My Simple, Easy to Understand Rating System

  • Bottle = Buy It
  • Bar = Try It
  • Bust = Leave It

 

Whiskeyfellow encourages you to enjoy your whiskey as you see fit but begs you do so responsibly.

 


 

Friday, January 15, 2021

Pike Street Wheated Bourbon Review & Tasting Notes




One of the things I really enjoy about traveling (aside from the traveling part) is stumbling upon very local whiskeys. As you know, I'm always in a #DrinkCurious mood, and that means diving deep into the unknown.  On a recent trip to visit family in Minnesota, I stopped in a store I was somewhat familiar with and scouted their local spirits section. As I was perusing the various offerings, a sticker on a bottle caught my eye:  Only Available in Minnesota.  Well, there you have it, that was what I was grabbing!


The bottle said Pike Street on it, and as I looked it over, I saw it was a Wheated Bourbon (meaning, the second major ingredient is wheat). I also noticed it was distilled (not produced) by Panther Distillery. I have heard of Panther before but had never tried anything they've made. 


Panther is located in Osakis, Minnesota on Pike Street (hence the name). Founded in 2011 by Adrian Panther, the distillery utilizes three 500-gallon USA-made copper stills. Grains are sourced from an area of 30-miles or less from the distillery. The Master Distiller is Brett Grinager. Panther is Minnesota's oldest operating distillery since Prohibition and was also the first Minnesota distillery to release a whiskey.


Pike Street is aged four years and is diluted to 92°. I did notice the word straight isn't used and am unsure why. A 750ml bottle will set you back about $29.99.  But, it Pike Street a hidden gem? Time to find out!


Appearance:  In my Glencairn glass, Pike Street appeared as a bronzish amber. I found it left a thicker rim that generated fat, fast legs that dropped back to the pool of liquid sunshine.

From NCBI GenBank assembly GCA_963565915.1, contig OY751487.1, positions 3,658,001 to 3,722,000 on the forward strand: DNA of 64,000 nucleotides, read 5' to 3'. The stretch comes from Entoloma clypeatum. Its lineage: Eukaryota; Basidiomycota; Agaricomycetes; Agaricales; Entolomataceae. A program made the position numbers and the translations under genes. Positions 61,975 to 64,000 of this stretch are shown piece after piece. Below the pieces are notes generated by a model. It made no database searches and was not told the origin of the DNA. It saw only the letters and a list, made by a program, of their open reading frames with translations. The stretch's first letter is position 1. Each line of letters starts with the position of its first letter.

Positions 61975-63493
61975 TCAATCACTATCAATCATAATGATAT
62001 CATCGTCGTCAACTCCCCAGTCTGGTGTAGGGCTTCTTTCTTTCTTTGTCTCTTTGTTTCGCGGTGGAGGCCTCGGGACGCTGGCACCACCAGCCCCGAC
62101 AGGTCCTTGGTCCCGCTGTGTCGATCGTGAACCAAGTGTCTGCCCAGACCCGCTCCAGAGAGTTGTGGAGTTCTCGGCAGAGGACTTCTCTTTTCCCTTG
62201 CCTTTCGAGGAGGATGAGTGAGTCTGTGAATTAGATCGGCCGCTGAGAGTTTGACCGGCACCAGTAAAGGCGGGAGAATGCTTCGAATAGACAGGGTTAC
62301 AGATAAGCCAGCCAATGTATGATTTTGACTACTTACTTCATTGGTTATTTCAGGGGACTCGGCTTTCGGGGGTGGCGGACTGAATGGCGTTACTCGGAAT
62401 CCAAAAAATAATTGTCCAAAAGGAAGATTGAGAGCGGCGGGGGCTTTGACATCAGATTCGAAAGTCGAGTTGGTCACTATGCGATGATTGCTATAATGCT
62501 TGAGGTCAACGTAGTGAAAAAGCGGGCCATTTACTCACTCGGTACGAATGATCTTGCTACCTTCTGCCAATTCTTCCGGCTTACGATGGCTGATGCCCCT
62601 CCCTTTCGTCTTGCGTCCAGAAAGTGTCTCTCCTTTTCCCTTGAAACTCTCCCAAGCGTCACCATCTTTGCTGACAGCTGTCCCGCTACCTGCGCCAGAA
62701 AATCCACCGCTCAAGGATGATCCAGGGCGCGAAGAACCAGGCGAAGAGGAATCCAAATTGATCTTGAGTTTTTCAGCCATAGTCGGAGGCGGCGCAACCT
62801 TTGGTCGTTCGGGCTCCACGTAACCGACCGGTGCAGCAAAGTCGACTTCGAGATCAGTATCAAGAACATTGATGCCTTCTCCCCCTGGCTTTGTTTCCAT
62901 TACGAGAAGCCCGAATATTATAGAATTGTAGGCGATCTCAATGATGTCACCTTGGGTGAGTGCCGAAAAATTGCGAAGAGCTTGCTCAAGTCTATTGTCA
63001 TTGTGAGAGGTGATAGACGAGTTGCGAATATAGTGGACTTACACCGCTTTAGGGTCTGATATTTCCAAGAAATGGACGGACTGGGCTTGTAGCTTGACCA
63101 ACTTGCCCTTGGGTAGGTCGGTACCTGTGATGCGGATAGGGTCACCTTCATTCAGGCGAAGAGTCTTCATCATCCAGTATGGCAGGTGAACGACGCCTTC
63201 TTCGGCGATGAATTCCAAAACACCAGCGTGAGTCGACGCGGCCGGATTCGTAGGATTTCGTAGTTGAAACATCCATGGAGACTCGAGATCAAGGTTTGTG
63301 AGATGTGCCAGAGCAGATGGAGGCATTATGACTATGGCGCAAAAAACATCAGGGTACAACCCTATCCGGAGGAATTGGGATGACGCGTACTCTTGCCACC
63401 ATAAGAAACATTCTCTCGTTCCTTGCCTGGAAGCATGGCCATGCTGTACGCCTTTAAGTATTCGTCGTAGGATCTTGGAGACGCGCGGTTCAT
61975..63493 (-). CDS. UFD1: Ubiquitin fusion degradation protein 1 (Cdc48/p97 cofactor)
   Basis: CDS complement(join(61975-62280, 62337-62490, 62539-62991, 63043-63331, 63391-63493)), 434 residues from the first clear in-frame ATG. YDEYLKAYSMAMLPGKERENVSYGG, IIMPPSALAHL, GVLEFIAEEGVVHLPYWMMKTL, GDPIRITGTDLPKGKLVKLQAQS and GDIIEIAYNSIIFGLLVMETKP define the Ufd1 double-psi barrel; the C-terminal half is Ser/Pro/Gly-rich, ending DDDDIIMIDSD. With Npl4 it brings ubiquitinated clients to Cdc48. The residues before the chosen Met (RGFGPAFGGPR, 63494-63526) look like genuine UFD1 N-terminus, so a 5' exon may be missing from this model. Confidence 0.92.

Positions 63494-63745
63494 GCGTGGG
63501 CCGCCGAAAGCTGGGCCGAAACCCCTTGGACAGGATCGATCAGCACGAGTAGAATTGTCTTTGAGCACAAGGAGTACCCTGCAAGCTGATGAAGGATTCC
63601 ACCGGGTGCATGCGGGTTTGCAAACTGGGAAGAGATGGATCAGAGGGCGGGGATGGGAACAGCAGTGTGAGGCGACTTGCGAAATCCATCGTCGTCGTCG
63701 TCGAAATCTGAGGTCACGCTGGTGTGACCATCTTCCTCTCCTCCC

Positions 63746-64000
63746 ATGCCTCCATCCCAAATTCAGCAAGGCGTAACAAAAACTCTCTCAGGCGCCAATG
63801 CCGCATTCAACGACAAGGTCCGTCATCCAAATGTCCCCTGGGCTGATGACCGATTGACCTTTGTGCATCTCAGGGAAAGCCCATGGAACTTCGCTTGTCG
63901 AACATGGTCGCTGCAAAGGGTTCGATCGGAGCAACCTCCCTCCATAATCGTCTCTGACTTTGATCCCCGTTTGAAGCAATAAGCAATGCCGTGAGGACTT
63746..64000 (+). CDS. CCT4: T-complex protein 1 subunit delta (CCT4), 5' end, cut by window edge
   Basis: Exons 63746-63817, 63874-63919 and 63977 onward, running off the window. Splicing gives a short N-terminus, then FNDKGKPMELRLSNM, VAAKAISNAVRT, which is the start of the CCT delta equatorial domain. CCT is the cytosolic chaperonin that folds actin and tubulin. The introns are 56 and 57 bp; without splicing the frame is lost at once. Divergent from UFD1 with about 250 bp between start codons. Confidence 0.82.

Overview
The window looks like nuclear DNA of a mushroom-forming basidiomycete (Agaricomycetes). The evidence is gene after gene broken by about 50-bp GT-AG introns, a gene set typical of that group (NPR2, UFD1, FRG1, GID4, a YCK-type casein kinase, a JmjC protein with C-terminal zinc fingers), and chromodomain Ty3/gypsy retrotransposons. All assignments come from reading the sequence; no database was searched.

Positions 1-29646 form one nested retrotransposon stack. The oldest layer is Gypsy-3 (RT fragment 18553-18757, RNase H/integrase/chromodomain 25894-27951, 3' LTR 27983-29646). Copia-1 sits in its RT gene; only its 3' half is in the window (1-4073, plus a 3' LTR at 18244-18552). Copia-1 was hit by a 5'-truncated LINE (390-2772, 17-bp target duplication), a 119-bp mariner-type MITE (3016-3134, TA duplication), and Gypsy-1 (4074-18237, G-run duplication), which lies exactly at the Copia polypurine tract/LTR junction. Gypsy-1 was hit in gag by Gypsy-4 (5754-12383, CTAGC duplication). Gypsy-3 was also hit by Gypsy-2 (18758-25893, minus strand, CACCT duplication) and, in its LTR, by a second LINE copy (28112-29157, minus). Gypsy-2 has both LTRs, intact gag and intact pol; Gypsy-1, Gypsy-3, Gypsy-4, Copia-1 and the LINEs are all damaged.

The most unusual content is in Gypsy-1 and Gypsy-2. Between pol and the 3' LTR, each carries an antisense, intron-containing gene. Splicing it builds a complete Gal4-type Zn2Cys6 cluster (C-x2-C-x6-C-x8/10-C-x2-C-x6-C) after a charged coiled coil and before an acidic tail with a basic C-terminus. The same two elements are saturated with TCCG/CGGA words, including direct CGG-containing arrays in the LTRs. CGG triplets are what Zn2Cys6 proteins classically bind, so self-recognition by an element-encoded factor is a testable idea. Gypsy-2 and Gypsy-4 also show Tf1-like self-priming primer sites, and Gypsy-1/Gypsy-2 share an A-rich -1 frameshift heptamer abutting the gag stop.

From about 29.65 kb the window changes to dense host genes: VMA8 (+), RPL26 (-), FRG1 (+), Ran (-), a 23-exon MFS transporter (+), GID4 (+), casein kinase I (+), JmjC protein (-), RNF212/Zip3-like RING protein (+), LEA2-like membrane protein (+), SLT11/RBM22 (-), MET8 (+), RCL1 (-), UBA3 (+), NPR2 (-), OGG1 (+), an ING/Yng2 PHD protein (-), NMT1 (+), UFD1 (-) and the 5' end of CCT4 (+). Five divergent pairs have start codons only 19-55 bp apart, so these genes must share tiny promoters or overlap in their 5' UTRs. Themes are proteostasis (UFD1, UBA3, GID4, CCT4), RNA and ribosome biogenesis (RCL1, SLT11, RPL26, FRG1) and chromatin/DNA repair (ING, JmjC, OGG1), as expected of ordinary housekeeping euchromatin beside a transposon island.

Nose:  Aromas of toasted oak and corn quickly gave way to candied orange peel and vanilla. When I inhaled through my parted lips, I could swear the flavor of Corn Chex ran across my tongue. 


Palate:  There was some warming sensation but no ethanol burn. The body was amazingly light and almost airy. 


Wheated Bourbons typically are sweeter than more traditional Bourbons because the distilled wheat lacks flavor, and while it softens the palate (and contributes to that airy mouthfeel), it allows the sweetness of the corn to shine through.  I was, however, unprepared for how candy-sweet this Bourbon was. Vanilla exploded on the front, which was joined by toasted oak. At mid-palate, thick caramel took over, soon to be overtaken by birch wood. And then, on the back... nothing. Try as I might, the back of my palate picked up zilch.


Finish:  A warm, long-lasting finish helped me identify what I experienced. It started with toasted coconut, which led to pecan, then oak, and finally, white pepper. 


Bottle, Bar, or Bust:  There are a few things to consider with the rating. The first thing that comes to mind is the price.  Craft whiskey retailing at $30.00 yet not bottled at 80-some-odd proof is very affordable. Stick a four-year age statement on it, and that becomes even more attractive. However, the perceived value only goes so far. 


I found Pike Street to be different but sans the sweetness, there was nothing remarkable about it. Don't get me wrong, this isn't a bad Bourbon, it simply didn't shine for me. As such, this one takes a Bar rating. See if you can snag a sample before making the commitment. Cheers!


My Simple, Easy-to-Understand Rating System
  • Bottle = Buy It
  • Bar = Try It
  • Bust = Avoid It